Working Animals, Give Back
It’s a common known fact that a dog with a job is a happy dog. Taking care of our buddies means not just physical exercise, but mental as well. While treat puzzles and training can work for the common house-dog, there are dogs who contribute to society each and every day with their jobs. Through intensive training, honing their natural abilities, these dogs mean business, and they love what they do.
Typically called K-9 Units, these dogs pair with their handler to help in investigating crime. Their duties include: Bomb sniffing, cadaver unearthing, tracking, and much more.
Common Breeds: German Shepherds and Belgian Malinois are the most typical breeds used in these positions because of their high intelligence.
Did you know? A K9 Dog’s sense of smell can be at least 10,000 times more acute than ours and they can search an area up to four times faster than their human companions and may find things with their sense of smell that humans might miss.
Therapy dogs provide comfort and and affection to people in many settings, including but not limited to airports, nursing homes, assisted living facilities, rehab facilities, mental health institutions, schools, hospitals, cancer centers, hospice facilities, college campuses and can also provide therapy in patients’ homes
Common Breeds: Almost any breed can be a therapy dog as long as they are up to date on their vaccines and friendly with people. Golden Retrievers tend to thrive in this role.
Did you know? Pets can help comfort children. Child psychologists have found that pets can be very comforting to children and help them develop empathy. There is also research being done on how therapy dogs can help children with autism develop social skills.
Search and Rescue Dogs & Detection Dogs
The work of detection dogs can range from bomb sniffing to searching out animal populations. Most common are explosives, illegal drugs, cadavers, wildlife scat, currency, and blood. It takes extensive and specific training to have the dogs detect their ‘prey’. As stated above, a dog’s sense of smell is much more than a human’s. To add to that, a dog's sense of smell is made even keener by an organ in the roof of the mouth that is not found in the human olfactory system and this enables it to "taste" a smell, amplifying a weak smell into a stronger one. Even though the issue of detection dogs is controversial, they are still commonly used throughout airports, along borders, and in criminal cases. This job requires, not only a keen sense of smell, but a hearty disposition to traverse rough terrain, bad weather, and long hours.
Common Breeds: American Pit Bull Terrier, Beagle, Belgian Malinois, Basset Hound, Collie, English Cocker Spaniel, English Springer Spaniel, Foxhound, German Shepherd.
Did you know? A bloodhound can pursue and keep pace with a fugitive for up to 100 miles!
According to the United States Dog Registry, “Service dogs are dogs that have been individually trained to perform a specific task for individuals who have disabilities. The disabilities can vary greatly, and so do the tasks that the service dogs perform. Service dogs can aid in navigation for people who are hearing- and visually impaired, assist an individual who is having a seizure, calm an individual who suffers from Post-Traumatic Stress Disorder, and even dial 911 in the event of an emergency.” Service dogs must be registered and must wear an identifiable vest or ID to inform the public of their roll. Service dogs are their human’s eyes, ears, notification system, and stress relief. These dogs are on the job 24/7 for their partners, so always ask before approaching them.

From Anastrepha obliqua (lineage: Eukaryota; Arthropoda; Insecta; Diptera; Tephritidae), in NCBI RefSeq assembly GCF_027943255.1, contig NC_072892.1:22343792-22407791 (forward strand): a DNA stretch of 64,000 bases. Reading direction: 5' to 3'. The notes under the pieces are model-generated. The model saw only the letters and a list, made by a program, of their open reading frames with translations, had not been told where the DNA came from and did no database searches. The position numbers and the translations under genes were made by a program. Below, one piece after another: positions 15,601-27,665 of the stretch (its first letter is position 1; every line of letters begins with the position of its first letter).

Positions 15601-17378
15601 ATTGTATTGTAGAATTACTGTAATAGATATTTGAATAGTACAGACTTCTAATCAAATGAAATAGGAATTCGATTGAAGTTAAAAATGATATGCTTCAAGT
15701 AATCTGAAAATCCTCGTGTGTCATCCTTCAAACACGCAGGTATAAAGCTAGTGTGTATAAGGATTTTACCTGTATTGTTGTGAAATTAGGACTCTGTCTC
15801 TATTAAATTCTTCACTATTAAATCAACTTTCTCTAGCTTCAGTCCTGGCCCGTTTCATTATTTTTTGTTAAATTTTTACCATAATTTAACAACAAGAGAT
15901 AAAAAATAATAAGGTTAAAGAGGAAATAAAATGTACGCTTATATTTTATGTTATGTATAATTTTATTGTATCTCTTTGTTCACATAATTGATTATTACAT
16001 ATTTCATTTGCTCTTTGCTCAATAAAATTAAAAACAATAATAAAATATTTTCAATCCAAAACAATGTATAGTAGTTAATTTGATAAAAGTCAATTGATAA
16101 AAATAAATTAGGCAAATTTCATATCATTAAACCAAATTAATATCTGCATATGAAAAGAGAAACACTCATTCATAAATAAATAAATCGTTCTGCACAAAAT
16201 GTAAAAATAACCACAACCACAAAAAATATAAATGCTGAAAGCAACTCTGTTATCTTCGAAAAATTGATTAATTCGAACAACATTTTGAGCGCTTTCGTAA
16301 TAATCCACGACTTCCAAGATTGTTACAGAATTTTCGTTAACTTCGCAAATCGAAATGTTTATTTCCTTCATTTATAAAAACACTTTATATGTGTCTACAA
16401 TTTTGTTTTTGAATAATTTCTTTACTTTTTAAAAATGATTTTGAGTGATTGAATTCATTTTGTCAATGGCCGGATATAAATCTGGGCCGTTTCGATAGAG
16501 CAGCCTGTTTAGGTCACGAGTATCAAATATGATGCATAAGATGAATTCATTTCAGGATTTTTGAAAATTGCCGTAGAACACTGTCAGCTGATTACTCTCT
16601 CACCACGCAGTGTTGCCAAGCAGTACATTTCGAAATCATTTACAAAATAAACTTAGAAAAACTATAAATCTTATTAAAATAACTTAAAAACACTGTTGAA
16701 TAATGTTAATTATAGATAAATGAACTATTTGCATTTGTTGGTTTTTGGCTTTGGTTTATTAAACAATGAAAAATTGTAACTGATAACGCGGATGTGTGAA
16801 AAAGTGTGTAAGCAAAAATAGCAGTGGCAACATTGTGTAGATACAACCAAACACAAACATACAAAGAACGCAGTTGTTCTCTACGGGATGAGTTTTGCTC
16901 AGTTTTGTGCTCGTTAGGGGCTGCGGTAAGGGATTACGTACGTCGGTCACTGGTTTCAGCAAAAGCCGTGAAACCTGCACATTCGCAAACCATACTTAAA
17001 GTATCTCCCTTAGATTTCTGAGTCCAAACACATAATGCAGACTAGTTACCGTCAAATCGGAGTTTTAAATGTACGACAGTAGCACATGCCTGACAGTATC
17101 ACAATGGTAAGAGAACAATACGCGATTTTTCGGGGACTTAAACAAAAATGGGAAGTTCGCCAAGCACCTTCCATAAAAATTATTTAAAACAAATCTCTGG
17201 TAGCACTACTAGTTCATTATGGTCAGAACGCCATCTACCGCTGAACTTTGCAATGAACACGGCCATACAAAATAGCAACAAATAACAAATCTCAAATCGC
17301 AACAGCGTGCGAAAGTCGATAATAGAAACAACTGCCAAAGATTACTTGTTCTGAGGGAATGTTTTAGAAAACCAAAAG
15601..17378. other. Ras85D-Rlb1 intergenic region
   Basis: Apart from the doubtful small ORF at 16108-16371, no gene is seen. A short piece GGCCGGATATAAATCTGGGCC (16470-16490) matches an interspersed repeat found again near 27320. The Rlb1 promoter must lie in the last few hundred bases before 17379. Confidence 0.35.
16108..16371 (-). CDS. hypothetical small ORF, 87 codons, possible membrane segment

Common Breeds: Border Collie crosses, Golden Retriever, Labrador Retriever, German Shepherd, Setter mixes, Samoyed crosses, and many more.
Did You Know? Service dogs are protected under federal law. Under the Americans with Disabilities Act (ADA), an individual with a disability is entitled to a service dog to help them live their lives normally.
Military Working Dogs
Man's best friend has faithfully served in wars since 1939 as scouts, sentries, messengers, and much more. Today, more than 1,000 dogs are trained at any given time by a staff of 125 from all branches of military service. These dogs are true heros in their field. They are partnered with their handler are trained in bomb, weapon and drug detection, tracking, and to attack the enemy. When one of them is relieved from active duty, their handlers and family have first pick of adopting them, keeping the pair together for life.
Common Breeds: Belgian Malinois, German Shepherd, and Labradores.
Did you know? Dogs have been in combat with US soldiers during every major conflict, but they were not officially recognized until WWII when Sergeant Stubby was recognized for his valor and forged the way for the military dogs of today.
Vetsource works with K9s for Warriors, a nonprofit organization in Ponte Vedra, Florida that provides trained service dogs to disabled military veterans. K9s For Warriors is an accredited program by Assistance Dogs International (ADI) and upholds the highest standards for service dog training for veterans with Post-traumatic Stress Disability, traumatic brain injury and/or military sexual trauma.
Vetsource donates and ships veterinary-prescribed pet medications for service dogs in the program anywhere in the United States. Our goal is to lift the financial burden from military heroes in the program by addressing their pet’s needs free of charge, no questions asked.
Kurt Green, Vetsource Chief Executive Officer, remarks, “On behalf of Vetsource, we want to say thank you to all the servicemen and women who have given their lives protecting our freedom and to those who serve our country each day in the armed forces,” said. “We are excited and humbled to have the chance to provide our service to the members of the K9 For Warriors Program.”